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Pass the Salt Please

People and animals need salt. We put salt licks out for horses and other animals. Deer have been observed traveling up to 3 miles outside of normal range just to visit a sodium source. Yet many people are brainwashed in thinking that salt is an evil substance and to be avoided at all costs. It appears that salt has been the subject of controversy for a very long time. In fact, it has been at the headlines of many all the world's events.

In antiquity, salt was a precious commodity. Marco Polo reported that in Tibet cakes of salt were pressed with images of their ruler and used as currency.
Salt bars were also used as currency for more than 1000 years in Ethiopia and travelers report that some are still circulating among the nomads of the Danakil plains.
In ancient Greece, slaves were traded for salt, and an unruly slave was not "worth his salt". Romans paid legionnaires to enable them to purchase salt - a salarium argentum - from which the word "salary" originates.
Chinese emperor Hsia Yu (2200 BC) was the first to levy a tax on salt. This was also the first tax ever.
In France, the notorious salt tax (la gabelle) was partially responsible for the eruption of the French revolution on 1789.
It is recorded that thousands of Napoleon's troops died during his retreat from Moscow because their wounds would not heal as a result of a lack of salt.
In 1777, the British Lord Howe was jubilant when he succeeded in capturing General Washington's salt supply.
Salt played a key role in the Civil War too. In December, 1864, Union forces made a forced march and fought a 36-hour battle to capture Saltville, Virginia, the site of an important salt processing plant thought essential to sustaining the South's beleaguered armies. Civilian distress over the lack of salt in the wartime Confederacy undermined rebel home front morale too.

History of Salt in Religion
Salt has long held an important place in religion and culture. Greek worshippers consecrated salt in their rituals. Jewish Temple offerings included salt; on the Sabbath, In the Old Testament, Lot's wife was turned into a pillar of salt. When she looked back to the city, Sodom.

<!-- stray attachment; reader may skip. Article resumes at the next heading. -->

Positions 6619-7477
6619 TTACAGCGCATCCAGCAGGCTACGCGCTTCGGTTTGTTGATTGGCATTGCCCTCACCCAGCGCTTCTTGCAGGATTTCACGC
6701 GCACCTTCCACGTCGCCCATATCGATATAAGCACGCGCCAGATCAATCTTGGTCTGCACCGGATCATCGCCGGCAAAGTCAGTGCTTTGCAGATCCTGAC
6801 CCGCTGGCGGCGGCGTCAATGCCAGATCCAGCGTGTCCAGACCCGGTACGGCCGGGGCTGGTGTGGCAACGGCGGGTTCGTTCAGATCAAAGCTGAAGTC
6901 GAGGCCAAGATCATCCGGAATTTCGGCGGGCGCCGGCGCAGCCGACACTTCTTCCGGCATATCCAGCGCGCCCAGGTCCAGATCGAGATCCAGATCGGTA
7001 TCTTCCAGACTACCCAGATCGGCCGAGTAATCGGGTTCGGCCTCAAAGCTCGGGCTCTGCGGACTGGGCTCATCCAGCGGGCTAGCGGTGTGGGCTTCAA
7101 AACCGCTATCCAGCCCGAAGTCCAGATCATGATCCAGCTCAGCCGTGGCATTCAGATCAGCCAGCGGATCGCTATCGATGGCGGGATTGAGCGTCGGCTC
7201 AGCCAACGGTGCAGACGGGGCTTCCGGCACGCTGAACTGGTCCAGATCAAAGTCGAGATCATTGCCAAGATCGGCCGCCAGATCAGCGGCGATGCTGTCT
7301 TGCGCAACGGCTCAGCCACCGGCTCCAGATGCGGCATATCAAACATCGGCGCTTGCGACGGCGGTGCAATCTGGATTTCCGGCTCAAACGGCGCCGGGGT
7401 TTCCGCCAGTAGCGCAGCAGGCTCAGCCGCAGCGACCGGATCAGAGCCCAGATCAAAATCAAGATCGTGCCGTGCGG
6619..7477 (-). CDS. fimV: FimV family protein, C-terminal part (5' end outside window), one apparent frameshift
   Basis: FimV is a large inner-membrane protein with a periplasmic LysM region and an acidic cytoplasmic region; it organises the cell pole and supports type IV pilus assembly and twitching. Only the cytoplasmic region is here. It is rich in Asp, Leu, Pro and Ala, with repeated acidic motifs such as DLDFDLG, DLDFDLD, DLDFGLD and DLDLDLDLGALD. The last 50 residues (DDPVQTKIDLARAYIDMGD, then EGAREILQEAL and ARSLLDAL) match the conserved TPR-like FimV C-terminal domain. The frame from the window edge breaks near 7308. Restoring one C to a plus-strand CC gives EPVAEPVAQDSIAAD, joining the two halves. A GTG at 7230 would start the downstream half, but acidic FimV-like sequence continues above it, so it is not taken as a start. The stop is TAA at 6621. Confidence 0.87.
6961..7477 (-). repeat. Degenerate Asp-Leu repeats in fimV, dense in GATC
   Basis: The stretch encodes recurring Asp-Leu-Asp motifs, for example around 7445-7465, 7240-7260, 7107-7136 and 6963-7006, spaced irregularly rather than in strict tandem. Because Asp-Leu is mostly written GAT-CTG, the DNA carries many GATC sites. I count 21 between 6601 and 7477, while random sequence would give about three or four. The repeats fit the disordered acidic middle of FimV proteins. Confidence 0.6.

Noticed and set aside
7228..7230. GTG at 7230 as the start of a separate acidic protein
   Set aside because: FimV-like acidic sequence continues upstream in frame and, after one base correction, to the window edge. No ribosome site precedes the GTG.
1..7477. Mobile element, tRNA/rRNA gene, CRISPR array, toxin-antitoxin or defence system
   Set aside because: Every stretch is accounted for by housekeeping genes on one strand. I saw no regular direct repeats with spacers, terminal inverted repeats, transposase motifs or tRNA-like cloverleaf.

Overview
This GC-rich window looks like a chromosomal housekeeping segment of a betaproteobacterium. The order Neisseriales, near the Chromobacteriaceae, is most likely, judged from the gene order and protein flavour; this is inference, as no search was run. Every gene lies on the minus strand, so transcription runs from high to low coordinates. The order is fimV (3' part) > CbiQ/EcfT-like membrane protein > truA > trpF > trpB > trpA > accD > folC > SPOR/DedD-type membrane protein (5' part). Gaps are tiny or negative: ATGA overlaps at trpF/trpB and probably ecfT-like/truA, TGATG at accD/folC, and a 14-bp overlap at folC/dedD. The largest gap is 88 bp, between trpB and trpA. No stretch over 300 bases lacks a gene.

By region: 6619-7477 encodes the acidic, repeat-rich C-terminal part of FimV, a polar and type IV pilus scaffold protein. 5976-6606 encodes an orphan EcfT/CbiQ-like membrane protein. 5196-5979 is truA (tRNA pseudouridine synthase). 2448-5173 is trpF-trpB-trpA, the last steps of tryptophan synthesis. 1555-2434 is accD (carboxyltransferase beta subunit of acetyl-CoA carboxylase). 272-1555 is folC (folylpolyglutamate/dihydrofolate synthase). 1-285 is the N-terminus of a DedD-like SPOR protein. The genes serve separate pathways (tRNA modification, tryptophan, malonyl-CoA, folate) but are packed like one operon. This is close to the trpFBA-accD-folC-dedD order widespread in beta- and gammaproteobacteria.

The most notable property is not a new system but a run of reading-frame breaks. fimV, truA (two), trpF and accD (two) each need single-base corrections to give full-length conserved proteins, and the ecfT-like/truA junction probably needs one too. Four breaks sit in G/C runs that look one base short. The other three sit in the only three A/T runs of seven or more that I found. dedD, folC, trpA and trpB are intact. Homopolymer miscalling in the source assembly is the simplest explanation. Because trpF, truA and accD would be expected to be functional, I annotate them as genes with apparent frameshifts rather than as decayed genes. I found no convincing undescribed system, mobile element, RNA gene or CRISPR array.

Covenants in both the Old and New Testaments were often sealed with salt: the origin of the word "salvation." In the Catholic Church, salt is or has been used in a variety of purifying rituals. In fact, until Vatican II, a small taste of salt was placed on a baby's lip at his or her baptism. Jesus called his disciples "the Salt of the Earth." In Leonardo DaVinci's famous painting, "The Last Supper," Judas has just spilled a bowl of salt - a portent of evil and bad luck. To this day, the tradition endures that someone who spills salt should throw a pinch over his left shoulder to ward off any devils that may be lurking behind.
In Buddhist tradition, salt repels evil spirits. That's why it's customary to throw salt over your shoulder before entering your house after a funeral: it scares off any evil spirits that may be clinging to your back.

Salt was much more valuable commodity in the past than it is now. Before refrigeration, salt was the main ingredient to preserve food, as it draws water out of bacteria, causing it to shrivel and die. The vast majority of meat, and fish was salted and shipped. Even butter was heavily salted.
Since 1949 many governments mandated the addition of iodine to table salt, a deficiency which causes goiter, a swelling of the thyroid gland. (Goiter used to be prevalent in mountainous inland regions with limited or no access to salt). But because of the wide spread avoidance of salt, I see numerous conditions that respond to an increase iodine supplementation and sea salt does not have a high content of iodine.
Salt is essential to all life; it regulates fluid balance and absolutely necessary for movement, nerve impulses, digestion and healing of wounds. All vertebrates have the same amount of salt in their blood (9 grams per litre) which makes it four times more salty than sea water.
Standard table salt is pure white, and it is a mined from the Earth. I like sea salt on the other hand which is harvested from the ocean and contains a wide mineral spectrum. These other minerals are also useful for other bodily functions that are in some cases have yet to be understood. Plus sea salt tastes better.